For one week - November 14 to 21 - Pitt campus will be alive with international activities, global events and the buzz of the International Week Contest. At universities and colleges across the United States for one week every year, students celebrate and experience the benefits of international education and exchange.  Pitt actively participates in this joint initiative of the U.S. Department of State and the U.S. Department of Education. International Education Week is just one of the many ways that Pitt prepares students to become global citizens empowered with international knowledge, skills and experiences. Attend events across campus under the themes of Cultural Awareness, Global Classroom, Global Leadership, and International Experience in order to increase your understanding of how Pitt can help you find your place in a global world, and to enter a contest to win a summer study abroad opportunity! Visit http://www.internationalweek.pitt.edu/ to learn more.

Graduating History honors major and Asian Studies Certificate student Mr. Zhibin Yao has been chosen by the History Department of the University of Pittsburgh as the inaugural recipient of the William Stanton Prize for the best honors thesis in History written in the 2014-2015 academic year.
In "From Filial Son to Silent Protestor: A Case Study of the Evolving Role of a Han Literatus in 17th-20th Century China," the honors thesis advised by Professor Evelyn Rawski (now emerita), Zhibin Yao displays a masterful grasp of the oeuvre of Chinese literatus Yang Bin, taking his readers on a journey through the life of an educated scholar whose path to fame suffered because of the political sins of his forbears. Based on in-depth original research in multiple languages, the thesis shows equal skill in its analytical and interpretive achievements. 
The Stanton Prize has been generously established by Pitt alumnus Mr. David Frederick in honor of his mentor William Ragan Stanton, an esteemed American historian who taught in Pitt’s History department from 1962 until 1994.

Professor emeritus of linguistics Edward Anthony was an extraordinary individual. According to his son Ted Anthony, he believed that by teaching people to communicate, he could help stop wars. More than that he taught perspicacity, patience, and kindness. Professor Anthony’s arrival in 1964 at Pitt was a game-changing event for the university, said Alan Juffs current chairman of the school’s linguistics department. While at Pitt, professor Anthony founded the Less Commonly-Taught Languages Center, the English Language Institute, and served as director of the Asian Studies Center in 1976. He brought uncounted Japanese executives to Pittsburgh to learn English, play softball and go to Pirates games, said his son Ted. In 1979, he was in the first group of Pitt “foreign experts” to teach in Beijing after President Jimmy Carter and Deng Xiaoping normalized diplomatic relationships. He will fondly be remembered as an educator, an adventurer, and a pioneer of linguistics.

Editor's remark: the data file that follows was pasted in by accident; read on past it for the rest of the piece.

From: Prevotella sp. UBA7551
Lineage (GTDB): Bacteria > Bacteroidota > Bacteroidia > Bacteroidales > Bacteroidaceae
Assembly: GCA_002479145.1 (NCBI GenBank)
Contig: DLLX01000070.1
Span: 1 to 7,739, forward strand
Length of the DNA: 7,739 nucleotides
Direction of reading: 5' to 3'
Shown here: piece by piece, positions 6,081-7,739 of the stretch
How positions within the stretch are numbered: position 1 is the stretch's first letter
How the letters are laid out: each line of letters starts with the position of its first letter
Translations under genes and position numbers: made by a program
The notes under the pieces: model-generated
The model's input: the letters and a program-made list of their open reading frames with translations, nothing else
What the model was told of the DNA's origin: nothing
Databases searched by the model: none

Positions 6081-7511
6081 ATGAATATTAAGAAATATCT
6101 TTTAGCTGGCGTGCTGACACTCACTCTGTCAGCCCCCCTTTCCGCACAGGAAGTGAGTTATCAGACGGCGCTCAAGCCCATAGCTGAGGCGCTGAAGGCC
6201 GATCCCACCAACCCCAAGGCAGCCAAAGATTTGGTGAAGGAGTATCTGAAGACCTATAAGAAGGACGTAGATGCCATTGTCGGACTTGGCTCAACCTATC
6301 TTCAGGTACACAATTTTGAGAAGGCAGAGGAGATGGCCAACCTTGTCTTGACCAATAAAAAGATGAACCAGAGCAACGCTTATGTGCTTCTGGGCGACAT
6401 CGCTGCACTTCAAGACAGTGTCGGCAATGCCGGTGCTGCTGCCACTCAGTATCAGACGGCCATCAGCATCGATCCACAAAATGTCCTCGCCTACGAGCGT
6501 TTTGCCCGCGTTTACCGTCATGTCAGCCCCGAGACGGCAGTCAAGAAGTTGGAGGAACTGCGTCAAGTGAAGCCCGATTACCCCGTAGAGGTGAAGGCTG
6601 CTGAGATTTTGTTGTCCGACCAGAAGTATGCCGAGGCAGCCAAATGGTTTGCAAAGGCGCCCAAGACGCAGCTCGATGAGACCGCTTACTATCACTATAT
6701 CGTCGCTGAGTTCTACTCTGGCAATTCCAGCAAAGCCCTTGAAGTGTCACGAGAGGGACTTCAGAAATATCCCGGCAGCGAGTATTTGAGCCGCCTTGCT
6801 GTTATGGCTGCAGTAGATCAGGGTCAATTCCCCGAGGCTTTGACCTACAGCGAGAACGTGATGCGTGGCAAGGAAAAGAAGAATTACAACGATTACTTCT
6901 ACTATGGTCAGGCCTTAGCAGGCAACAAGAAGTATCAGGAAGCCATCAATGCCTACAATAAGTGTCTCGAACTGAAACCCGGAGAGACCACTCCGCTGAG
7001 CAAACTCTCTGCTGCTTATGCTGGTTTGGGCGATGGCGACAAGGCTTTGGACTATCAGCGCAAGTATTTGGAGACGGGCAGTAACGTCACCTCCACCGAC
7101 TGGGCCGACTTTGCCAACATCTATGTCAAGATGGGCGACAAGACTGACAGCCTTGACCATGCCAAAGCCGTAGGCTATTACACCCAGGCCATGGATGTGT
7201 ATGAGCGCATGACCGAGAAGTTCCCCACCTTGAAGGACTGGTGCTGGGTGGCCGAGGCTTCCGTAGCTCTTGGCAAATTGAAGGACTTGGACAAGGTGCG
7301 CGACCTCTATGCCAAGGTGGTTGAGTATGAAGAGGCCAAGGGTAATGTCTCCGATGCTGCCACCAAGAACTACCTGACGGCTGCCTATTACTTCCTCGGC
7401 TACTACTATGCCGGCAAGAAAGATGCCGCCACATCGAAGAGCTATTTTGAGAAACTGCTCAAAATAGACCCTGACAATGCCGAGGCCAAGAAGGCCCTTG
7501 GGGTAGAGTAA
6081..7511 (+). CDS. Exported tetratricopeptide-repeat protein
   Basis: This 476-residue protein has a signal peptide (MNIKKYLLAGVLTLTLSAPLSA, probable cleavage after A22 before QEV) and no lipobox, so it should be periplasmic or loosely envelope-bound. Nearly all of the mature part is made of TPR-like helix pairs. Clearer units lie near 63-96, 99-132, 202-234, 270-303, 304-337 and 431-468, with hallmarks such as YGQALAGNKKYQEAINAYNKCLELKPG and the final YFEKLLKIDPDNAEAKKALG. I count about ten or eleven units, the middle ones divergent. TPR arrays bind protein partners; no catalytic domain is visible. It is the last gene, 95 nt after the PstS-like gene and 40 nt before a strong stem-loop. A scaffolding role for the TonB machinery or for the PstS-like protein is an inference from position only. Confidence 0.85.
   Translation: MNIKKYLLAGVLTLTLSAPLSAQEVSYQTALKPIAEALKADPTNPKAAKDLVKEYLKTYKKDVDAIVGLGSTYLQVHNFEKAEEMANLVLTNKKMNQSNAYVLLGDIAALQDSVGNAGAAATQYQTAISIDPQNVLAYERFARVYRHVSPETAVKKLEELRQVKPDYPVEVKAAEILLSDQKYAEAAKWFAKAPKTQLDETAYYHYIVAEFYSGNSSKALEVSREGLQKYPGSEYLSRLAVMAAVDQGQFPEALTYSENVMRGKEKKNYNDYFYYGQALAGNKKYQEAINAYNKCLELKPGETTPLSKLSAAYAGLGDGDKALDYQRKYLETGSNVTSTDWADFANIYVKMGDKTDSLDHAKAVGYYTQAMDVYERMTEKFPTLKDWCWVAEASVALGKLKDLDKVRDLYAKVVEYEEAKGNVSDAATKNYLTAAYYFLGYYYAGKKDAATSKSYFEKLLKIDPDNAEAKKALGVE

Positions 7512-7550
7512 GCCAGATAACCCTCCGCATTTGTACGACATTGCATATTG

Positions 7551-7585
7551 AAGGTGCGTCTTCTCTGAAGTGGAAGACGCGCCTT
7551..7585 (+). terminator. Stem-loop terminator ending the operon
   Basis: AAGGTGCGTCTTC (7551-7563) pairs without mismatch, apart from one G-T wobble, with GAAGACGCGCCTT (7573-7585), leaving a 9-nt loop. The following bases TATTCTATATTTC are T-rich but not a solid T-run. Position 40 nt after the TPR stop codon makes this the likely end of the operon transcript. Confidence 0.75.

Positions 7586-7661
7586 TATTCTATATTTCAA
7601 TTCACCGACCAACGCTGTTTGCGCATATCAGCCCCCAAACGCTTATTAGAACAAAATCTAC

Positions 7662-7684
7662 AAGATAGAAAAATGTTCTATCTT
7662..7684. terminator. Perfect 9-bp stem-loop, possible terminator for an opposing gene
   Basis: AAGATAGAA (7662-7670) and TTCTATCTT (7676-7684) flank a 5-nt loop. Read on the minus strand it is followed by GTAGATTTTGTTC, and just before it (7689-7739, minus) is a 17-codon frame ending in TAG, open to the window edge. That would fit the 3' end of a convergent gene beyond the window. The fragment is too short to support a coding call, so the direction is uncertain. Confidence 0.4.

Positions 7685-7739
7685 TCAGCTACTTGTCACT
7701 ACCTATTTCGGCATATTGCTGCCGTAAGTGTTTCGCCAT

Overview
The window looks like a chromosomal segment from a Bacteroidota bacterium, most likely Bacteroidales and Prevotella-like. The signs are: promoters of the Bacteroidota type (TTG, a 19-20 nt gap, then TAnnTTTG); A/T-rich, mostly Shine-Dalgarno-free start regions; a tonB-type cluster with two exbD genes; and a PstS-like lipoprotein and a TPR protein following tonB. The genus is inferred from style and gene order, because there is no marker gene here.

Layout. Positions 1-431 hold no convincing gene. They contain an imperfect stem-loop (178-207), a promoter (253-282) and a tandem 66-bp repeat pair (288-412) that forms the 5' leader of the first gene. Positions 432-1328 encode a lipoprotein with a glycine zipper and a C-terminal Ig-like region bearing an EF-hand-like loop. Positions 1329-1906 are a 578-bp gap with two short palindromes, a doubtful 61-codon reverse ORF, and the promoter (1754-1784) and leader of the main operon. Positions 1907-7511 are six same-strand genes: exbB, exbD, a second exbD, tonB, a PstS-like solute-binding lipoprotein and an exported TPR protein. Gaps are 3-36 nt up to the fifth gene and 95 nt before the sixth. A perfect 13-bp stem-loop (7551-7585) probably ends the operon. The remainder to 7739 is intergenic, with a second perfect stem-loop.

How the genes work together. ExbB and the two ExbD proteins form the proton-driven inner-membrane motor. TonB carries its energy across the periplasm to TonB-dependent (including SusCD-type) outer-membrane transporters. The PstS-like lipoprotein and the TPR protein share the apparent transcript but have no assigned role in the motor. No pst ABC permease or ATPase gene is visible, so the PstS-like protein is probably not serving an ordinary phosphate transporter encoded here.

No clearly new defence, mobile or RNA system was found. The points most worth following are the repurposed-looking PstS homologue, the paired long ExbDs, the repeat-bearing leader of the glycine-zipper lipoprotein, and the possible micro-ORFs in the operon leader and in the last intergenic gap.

On Tuesday, June 16, Linda Gallery in the 798 arts district of Beijing held the opening for the exhibition “The Lonely Horizon: Gao Minglu during the 1970s.” The exhibition includes almost 120 drawings and paintings from his time as a sent-down youth in Inner-Mongolia, his time as a student and teacher at Ulanqab Normal Academy in Uangab City (Jining as it’s old name), and his travels before beginning his graduate education at China Academy of Fine Arts in Beijing in early 1980s. It also includes important archival documents such as pages from his notebooks and photographs of him as a young herdsman, teacher, and scholar. The works include lively sketches, watercolor studies, and oil paintings of Mongolians, villagers, Tibetans, his students and friends as well as landscapes and city scenes along the Yellow River, Yangzi River, Shanghai and other places. Primarily done in a Russian Realist style, these works not only reveal much about Professor Gao’s personal biography, but also about the popular art trends just after the Cultural Revolution.  Also on display will be the documentary ’85 New Waves, made by former CCTV director Li Shaowu and Professor Gao. This documentary chronicles the ’85 movement in China, a pivotal period in contemporary Chinese art, largely remembered thanks to Professor Gao’s support and documentation of its participants and their projects. The opening was packed with Professor Gao’s students from different periods (1970s to the present) in China and abroad, closest family and friends, important contemporary artists including the ’85 generation, such as Song Yongping, Wang Guangyi, Xu Bing, Ren Jian, and important curators and critics such as Fan Di’an, the current president of CAFA. The United States Ambassador to China, Max Baucus, and his wife also attended, receiving a personal tour by Professor Gao himself. The Ambassador shared the same interest and experience with a herdsman’s life on the grassland because he grew up in Montana. The exhibition will be on display until July 20, 2015.

Dr. Patricia E. Beeson, the Provost and Senior Vice Chancellor (right), and Dr. Nicole Constable, the Director of Asian Studies Center(left), both from University of Pittsburgh, paid a courtesy call to Hiroko Tsuka, the Executive Vice President of the Japan Foundation (center). They exchanged information and their views on the Japanese Studies in the U.S.

James Hommes, Ph.D. graduate of History, was one of the winners of the Toshiba International Foundation annual essay contest. This year’s subject was “The message that Japan should send out to the world in 2020.”  Essayists were asked to consider what Japan needs to reform, what it should preserve as a country, and what does the world expect of Japan. To qualify for entry, young researchers must be engaged in Japanese studies and be enrolled or have completed a doctoral program. The goal of the contest is to promote Japanese studies overseas. The winners will be invited to receive their awards at a ceremony in Tokyo this spring.